mostly thanks to his new batch of socially conscious singles for his upcoming album Divine Comedy
. Josh Tillman has already proven that he's one of the smartest and strongest lyricists working today, but in all honesty, it's hard to imagine the guy writing anything uplifting like "Blowin' In the Wind" or "Chimes of Freedom" when his songs are generally cynical at best (but still entertaining as hell to listen to).
Here's the reality, rock fans: I'm not saying rock is dead, because it's not, but it doesn't exactly dominate mainstream music like it used to.
There are plenty of great socially conscious bands and artists out there, but they only make a massive impact in music once in a blue moon. With that in mind, I would argue that the "next Dylan," if he or she exists, isn't actually a rugged rocker-type wielding a fascist-killing guitar, but is likely an artist from currently the most dominant genre outside of radio-ready pop: Hip-hop.
WAIT rock purists/trolls, hear me out before you take to the comments section to tell me how much of a hack writer I am (I'm well-aware of that anyway). If you consider Dylan important because he used his mainstream relevance and artistic status to raise awareness for serious issues, then there's no ignoring the abundance of hip-hop artists doing the exact same thing today. You have Kendrick Lamar
bringing to light the struggles of finding success as a black man in America on one of the biggest records of the decade, To Pimp A Butterfly
. You have J Cole
going on national television declaring that all he wants is to "Be Free." You have Beyonce
challenging the "angry black woman" stereotype and declaring that those stigmas and perceived issues are in fact beautiful characteristics worth celebrating with Lemonade
. In many ways, hip-hop today is where folk was in the 60s: an initially underground genre championed by a small and dedicated group of people that became a socially relevant alternative to the mainstream thanks to the work of vastly talented and influential artists.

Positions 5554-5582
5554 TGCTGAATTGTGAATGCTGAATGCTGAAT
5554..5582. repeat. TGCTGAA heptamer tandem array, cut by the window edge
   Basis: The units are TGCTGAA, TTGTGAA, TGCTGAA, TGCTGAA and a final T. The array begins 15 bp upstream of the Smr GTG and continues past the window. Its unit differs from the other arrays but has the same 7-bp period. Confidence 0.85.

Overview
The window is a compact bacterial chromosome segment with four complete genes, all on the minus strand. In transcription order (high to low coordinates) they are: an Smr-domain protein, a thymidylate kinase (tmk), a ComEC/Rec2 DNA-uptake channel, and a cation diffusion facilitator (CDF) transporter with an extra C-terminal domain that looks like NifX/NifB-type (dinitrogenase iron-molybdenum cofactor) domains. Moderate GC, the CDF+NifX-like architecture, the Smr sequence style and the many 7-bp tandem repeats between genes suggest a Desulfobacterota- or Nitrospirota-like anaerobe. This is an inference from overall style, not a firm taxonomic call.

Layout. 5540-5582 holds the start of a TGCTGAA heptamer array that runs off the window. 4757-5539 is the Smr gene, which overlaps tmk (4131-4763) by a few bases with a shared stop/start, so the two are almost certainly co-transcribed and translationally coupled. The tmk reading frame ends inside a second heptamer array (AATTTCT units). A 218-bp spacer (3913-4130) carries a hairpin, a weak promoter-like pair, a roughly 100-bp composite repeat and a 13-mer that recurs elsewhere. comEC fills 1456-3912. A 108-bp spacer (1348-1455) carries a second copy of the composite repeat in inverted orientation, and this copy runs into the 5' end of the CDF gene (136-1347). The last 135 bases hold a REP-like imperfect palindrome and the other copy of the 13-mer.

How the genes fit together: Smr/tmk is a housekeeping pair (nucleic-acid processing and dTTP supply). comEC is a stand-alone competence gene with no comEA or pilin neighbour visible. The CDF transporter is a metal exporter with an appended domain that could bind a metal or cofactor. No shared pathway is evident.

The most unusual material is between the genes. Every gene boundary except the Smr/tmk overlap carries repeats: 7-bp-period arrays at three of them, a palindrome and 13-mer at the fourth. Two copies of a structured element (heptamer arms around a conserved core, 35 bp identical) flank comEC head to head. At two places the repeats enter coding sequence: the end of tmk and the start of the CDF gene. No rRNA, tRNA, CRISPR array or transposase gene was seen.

So this brings me back to my original question: Who is the next Bob Dylan?
Is it any of the artists I listed already, or even anyone that I didn't mention? I think that, for now, the answer is I don't know..but it doesn't really matter.
Bob Dylan not only gave us his music, but he also gave artists opportunity.
Dylan, along with the many socially conscious musicians of the 60s, created the opportunity for an artist to be confrontational and question the way things are and still reach a massive audience who will willingly listen. Before that, protest music was confined to the coffee shops and underground hangouts of beat poets and progressive colleges; it was the movement led by Dylan that showed record companies, and the world at large, that musicians could write more than simple love songs and actually generate relevant change with their music. We needed Bob Dylan to help create that shift in popular music, and now that artists can speak freely and make an actual career doing so, relying on a single person to be our "voice" isn't all that necessary anymore.
Any artist of any genre fighting for a cause or spreading a message is able to do so because of that initial wave of protest music from the 1960s. Call this a cop-out answer if you want, but I believe that there's a little bit of Dylan in just about every modern artist who wants to make some kind of difference through their craft, because none of that would've been possible without him.
So again, let the man sing Sinatra. He's done more than enough for all of us.